Feature photos by army.mil

Here are a few examples of things to do when you’re stationed outside the U.S.

Get Out of Your Room

Most people think that getting out of the room is easy: walking to work, catching a ride or eating at the dining facility. Some people hit the gym and even run on the base roads.

However, only going to a few places doesn’t allow you to appreciate being in a regular area all the time. By leaving your room, you leave where you work or live and just get out. Sitting at the library, MWR or USO areas, for example, can keep you occupied without sitting in your room.

Photo by army.mil

Take a Walk

Taking a walk is a simple idea that leads to seeing the base in a new light. Explore areas where you wouldn’t normally go, find a new spot to meet friends or stroll without your colleagues breathing down your neck.

Take a side street and get to work a new way. It’s easy and free to do, but will add to your memories as your time ends and you return stateside.

Get Off Base (if you can)

Those stationed on overseas bases can enjoy what war zone service members can not—local culture that doesn’t go boom (excluding fireworks displays).

Getting off base and enjoying the local environment adds to your killer memories overseas as you reflect on your time riding a train to Seoul or taking a bus around a foreign capital.

Explore Food Beyond the D-FAC

Photo by army.mil

Yes, the dining facility can offer free food, but try to enjoy some local cuisine. Think of it as greeting a new culture with your stomach.

Eating new foods won’t always be pleasant, as you learn your own tolerances to spices and different meats (camel, anyone?) but it’ll be a unique memory later on.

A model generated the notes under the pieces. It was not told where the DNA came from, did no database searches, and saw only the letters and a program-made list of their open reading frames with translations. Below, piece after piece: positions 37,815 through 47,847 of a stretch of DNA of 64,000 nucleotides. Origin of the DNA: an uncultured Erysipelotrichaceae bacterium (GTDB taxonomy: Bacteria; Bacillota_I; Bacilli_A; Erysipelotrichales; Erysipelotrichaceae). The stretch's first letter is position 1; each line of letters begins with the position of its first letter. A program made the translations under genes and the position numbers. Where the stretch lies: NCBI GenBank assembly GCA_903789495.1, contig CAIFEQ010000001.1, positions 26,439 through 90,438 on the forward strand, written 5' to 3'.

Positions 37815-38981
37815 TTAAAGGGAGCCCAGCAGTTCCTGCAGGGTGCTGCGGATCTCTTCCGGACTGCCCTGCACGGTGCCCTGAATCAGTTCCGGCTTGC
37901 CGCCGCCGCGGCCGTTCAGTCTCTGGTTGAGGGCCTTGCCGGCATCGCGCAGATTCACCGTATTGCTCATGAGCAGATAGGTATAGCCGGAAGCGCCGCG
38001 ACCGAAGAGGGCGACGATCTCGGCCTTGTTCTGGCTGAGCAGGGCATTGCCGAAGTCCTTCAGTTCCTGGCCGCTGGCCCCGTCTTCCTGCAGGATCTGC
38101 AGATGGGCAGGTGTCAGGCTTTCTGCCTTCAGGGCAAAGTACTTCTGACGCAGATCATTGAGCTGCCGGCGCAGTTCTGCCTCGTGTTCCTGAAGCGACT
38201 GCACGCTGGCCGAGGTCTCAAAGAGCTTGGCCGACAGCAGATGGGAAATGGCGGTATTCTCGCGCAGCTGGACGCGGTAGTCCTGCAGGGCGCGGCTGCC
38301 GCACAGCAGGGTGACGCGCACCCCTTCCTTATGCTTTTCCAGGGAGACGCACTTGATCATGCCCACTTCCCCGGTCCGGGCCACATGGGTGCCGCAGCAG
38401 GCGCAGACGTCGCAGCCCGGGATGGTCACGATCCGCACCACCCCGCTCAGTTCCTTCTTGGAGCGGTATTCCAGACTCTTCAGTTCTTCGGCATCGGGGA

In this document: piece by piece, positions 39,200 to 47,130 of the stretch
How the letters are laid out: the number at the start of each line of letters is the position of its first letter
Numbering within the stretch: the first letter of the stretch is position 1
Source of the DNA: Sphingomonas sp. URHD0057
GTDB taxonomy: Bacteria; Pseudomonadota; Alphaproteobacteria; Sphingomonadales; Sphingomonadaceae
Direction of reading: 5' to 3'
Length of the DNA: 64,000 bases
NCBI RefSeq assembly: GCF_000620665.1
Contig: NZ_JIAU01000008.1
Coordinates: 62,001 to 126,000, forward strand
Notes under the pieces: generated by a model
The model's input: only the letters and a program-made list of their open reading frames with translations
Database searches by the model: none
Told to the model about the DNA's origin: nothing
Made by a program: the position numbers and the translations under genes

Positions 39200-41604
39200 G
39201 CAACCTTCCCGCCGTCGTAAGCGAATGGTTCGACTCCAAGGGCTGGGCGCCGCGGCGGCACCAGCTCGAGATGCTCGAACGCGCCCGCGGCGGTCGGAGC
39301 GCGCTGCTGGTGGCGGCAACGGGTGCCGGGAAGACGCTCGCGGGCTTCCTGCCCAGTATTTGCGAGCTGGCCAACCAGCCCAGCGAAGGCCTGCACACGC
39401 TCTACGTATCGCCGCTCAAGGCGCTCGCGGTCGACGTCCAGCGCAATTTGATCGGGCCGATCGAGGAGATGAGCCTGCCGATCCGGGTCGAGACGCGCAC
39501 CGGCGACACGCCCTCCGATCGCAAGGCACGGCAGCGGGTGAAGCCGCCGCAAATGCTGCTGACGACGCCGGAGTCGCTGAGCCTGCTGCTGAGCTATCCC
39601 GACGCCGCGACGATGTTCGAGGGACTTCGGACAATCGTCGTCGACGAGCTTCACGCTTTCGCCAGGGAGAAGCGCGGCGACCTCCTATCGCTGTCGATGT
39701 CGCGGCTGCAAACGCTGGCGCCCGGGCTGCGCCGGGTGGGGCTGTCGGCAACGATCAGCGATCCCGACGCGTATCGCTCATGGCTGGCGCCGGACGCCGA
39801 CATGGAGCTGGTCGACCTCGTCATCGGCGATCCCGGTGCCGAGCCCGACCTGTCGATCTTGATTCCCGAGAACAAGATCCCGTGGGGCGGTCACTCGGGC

Take a Picture

Your friends and relations will want to see where you have run off to.

Point and shoot cameras today are inexpensive, and even the most modest of investments snags a great camera to take in memories and places that can wow the folks back home.

Meet New People

Socializing helps you get out of your own head as you learn a new friend’s likes, dislikes and personality.

Meeting new people is easy to do and is wholly worthwhile.

Members of military teams are usually determined by their commanders and sergeants, but making friends is something completely up to you. Ask someone out to tea and a walk, or dinner if that’s an option.

Socializing helps you get out of your own head as you learn a new friend’s likes, dislikes and personality. You’ll also have someone beyond your coworkers to confide in without fear of the wrong person being told.

Read a Book

Reading is a simple thing that most of us take for granted or ignore completely. Any book can provide an additional viewpoint that we might never have considered, or give us a break from the day-to-day.

Learn a Language

Photo by army.mil

Another idea for something to do is to improve on a language. Be it of your host country, or one you plan to travel to someday, language learning is easy (and free on certain language learning websites).

Learning a language gives you something other than repeated duties to look forward to as the days begin to drag on.

Learn to Play or Improve Playing an Instrument

Make friends or angry neighbors by picking up any instrument and taking the time to learn it well or improve on what you know.

Music lessons come packaged on DVDs for a number of instruments, from drums to violins. These lessons are cheap and delivered from online stores.

Improve and Challenge Yourself

Beyond improving in the physical realm, set goals to improve in other aspects of your life.

Improve your mind with personal or military skills. Even spiritual goals can be met while waiting to go home; things such as learning patience with another person’s mistakes or learning to control your anger.

Focus on improving the good in your life while you have the time overseas.

Community Connection

The Matador Team wants to hear from military members stationed overseas. If you’re a service member who has stories from time in the military, please join our community today!